- MARKET INSIGHTS
Editor's note: Expanded versions of the following articles appeared in E-dition, Prepared Foods' electronic newsletter. For more information on subscribing, visit www.PreparedFoods.com.
Front-of-package Nutrition Rating Systems
In October 2010, the Institute of Medicine (IOM) Committee on Front-of-Package Nutrition Rating Systems and Symbols (front-of-package, or "FOP" labeling) issued a report examining the advantages and disadvantages of current FOP labeling. The committee found that FOP labeling would be most useful to consumers, if it highlighted the amounts of nutrients of greatest health concern--calories, saturated fat, trans fat and sodium. The report does not include recommendations for a specific FOP system, but it reaches six conclusions, as follows.
1. FOP labeling is best geared toward the general population. However, the committee recognized that an appropriately designed system may be useful for determining products that may be marketed to children and may revisit this issue during Phase II of the study.
2. The most useful primary purpose of FOP labeling would be to help consumers identify and select foods based on the nutrients most strongly linked to public health concerns for Americans.
3. Regardless of the type of FOP system, it would be useful to declare calorie and serving size information prominently in FOP labeling.
4. The most critical nutritional components to include in FOP labeling are calories, saturated fat, trans fat and sodium.
5. There is insufficient evidence at this time to suggest that including the following nutrients would be useful in all types of FOP labeling: total fat, cholesterol, total carbohydrate, total or added sugars, protein, fiber, vitamins and minerals (other than sodium).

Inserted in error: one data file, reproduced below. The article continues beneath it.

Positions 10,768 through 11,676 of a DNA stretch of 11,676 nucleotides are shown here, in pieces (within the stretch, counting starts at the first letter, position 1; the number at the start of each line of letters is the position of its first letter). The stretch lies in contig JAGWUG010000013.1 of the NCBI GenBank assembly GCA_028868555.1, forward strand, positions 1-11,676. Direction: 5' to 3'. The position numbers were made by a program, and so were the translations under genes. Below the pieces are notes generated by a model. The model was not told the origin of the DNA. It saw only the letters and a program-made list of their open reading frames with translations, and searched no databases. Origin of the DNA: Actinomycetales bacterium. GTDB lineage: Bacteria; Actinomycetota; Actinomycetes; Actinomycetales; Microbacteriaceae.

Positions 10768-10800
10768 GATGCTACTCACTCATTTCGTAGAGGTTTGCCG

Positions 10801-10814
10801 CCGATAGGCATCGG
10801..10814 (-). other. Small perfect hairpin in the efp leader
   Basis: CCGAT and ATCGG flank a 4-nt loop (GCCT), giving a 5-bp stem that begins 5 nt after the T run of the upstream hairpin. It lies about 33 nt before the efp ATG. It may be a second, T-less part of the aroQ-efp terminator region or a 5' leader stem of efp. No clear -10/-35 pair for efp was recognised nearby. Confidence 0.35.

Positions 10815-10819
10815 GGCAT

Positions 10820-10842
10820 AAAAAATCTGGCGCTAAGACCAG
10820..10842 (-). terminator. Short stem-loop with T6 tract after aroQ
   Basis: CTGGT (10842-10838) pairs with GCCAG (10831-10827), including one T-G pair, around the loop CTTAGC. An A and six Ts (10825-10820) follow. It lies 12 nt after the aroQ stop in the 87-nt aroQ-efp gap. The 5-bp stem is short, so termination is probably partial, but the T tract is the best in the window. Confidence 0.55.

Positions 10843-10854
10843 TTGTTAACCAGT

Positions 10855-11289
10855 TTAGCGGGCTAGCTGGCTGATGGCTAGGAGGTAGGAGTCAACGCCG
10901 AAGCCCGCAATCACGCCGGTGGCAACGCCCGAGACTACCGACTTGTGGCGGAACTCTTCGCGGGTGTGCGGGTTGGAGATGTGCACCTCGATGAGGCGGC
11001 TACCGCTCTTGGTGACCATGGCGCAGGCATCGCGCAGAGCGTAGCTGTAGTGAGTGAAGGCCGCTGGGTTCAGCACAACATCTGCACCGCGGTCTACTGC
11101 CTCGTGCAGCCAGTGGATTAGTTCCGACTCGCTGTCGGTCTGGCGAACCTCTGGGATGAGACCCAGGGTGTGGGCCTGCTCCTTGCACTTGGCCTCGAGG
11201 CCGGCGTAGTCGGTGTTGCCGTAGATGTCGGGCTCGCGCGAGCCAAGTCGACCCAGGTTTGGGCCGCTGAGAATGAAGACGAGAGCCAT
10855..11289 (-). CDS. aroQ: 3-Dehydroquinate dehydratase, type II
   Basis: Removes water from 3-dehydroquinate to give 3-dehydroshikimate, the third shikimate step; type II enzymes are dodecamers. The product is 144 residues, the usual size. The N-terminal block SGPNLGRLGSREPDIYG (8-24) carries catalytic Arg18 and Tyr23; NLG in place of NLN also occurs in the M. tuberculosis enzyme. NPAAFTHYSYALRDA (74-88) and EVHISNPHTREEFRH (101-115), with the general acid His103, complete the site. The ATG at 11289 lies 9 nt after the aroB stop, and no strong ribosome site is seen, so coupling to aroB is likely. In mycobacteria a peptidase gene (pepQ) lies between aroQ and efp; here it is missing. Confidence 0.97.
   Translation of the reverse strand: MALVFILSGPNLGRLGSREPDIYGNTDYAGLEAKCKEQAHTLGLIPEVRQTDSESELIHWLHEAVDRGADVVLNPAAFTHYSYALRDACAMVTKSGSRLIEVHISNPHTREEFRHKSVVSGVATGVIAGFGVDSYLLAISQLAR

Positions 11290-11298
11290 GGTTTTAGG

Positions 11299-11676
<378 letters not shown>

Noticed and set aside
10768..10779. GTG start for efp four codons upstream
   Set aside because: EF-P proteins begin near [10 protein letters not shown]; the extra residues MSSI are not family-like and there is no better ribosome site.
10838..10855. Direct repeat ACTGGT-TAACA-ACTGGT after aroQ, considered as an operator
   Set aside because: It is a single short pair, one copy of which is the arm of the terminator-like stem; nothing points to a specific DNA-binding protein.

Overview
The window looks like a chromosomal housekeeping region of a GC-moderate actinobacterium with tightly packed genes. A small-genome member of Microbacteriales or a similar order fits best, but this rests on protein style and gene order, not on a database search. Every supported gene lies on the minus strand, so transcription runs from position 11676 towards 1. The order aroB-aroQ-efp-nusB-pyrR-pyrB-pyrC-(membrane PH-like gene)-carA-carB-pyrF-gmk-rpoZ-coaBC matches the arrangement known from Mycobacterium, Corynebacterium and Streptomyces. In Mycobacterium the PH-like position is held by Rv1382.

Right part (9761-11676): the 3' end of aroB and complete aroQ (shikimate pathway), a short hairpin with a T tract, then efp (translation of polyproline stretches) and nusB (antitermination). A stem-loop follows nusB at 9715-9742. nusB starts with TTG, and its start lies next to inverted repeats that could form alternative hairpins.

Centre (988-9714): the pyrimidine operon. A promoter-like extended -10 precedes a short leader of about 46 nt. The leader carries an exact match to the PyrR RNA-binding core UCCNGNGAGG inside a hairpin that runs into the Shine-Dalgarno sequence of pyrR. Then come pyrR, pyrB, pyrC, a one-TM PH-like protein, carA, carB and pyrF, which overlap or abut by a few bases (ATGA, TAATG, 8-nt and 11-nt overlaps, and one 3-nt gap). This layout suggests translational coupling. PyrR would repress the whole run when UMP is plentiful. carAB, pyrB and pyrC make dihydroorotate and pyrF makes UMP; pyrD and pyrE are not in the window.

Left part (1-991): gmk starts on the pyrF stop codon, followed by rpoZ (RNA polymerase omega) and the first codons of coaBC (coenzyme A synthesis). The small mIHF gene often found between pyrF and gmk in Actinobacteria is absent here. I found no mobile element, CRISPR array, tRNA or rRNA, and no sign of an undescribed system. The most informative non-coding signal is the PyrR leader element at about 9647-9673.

6. Several options exist for setting criteria for two types of rating systems, nutrient-specific information (i.e., systems displaying guideline daily amounts) and summary indicators based on nutrient thresholds (i.e., systems with a single icon), but further testing of consumer use and understanding is required to assess their overall viability.
Phase II of the study will focus on issues related to consumer understanding and use of FOP systems.
Healthy Vision for 2020
The Department of Health and Human Services (HHS) recently announced its Healthy People 2020 objectives, which set a number of 10-year goals designed to improve America's public health. The goals encompass a wide range of topics and come in the form of specific numerical targets:
School Nutrition Programs. The Healthy People 2020 goals call for increasing access to healthy foods at the school level:
* Increase by 10 the number of states with nutrition standards for foods and beverages given to children in child care (from 24 to 34 states).
* A 12 percentage point increase in the percentage of schools that offer nutritious foods and beverages outside of school meals (increase from 9.3 to 21.3%).
* A 12 percentage point increase in the percentage of school districts that require schools to make fruits and vegetables available whenever food is offered or sold (increase from 6.6 to 18.6%).
Diet Composition. The goals call for changing the composition of Americans' diets by increasing or decreasing the amounts of various foods and nutrients consumed:
* Fruits: Increase from 0.5 to 0.9 cup equivalents per 1,000 calories.
* All vegetables: Increase from 0.8 to 1.1 cup equivalents per 1,000 calories.
* Dark green vegetables, orange vegetables and legumes, specifically: Increase from 0.1 to 0.3 cup equivalents per 1,000 calories.
* Whole grains: Increase from 0.3 to 0.6oz equivalents per 1,000 calories.
* Solid fats: Reduce from 18.9 to 16.7% of daily calories.
* Added sugars: Reduce from 15.7 to 10.8% of daily calorie intake.
* Solid fats and added sugars, combined: Reduce from 34.6 to 29.8% of daily calorie intake.
* Saturated fat: Reduce from 11.3 to 9.5% of daily calories.
* Sodium: Reduce from 3,641mg to 2,300mg per day.
* Calcium: Increase from 1,118mg to 1,300mg per day.
Iron Deficiency. HHS aims to reduce instances of iron deficiency for several groups:
* Children 1-2 years old: Reduce from 15.9 to 14.3%.
* Children 3-4 years old: Reduce from 5.3 to 4.3%.
* Females 12-49 years old: Reduce from 10.4 to 9.4%.
* Pregnant females: Reduce from 16.1 to 14.5%.pf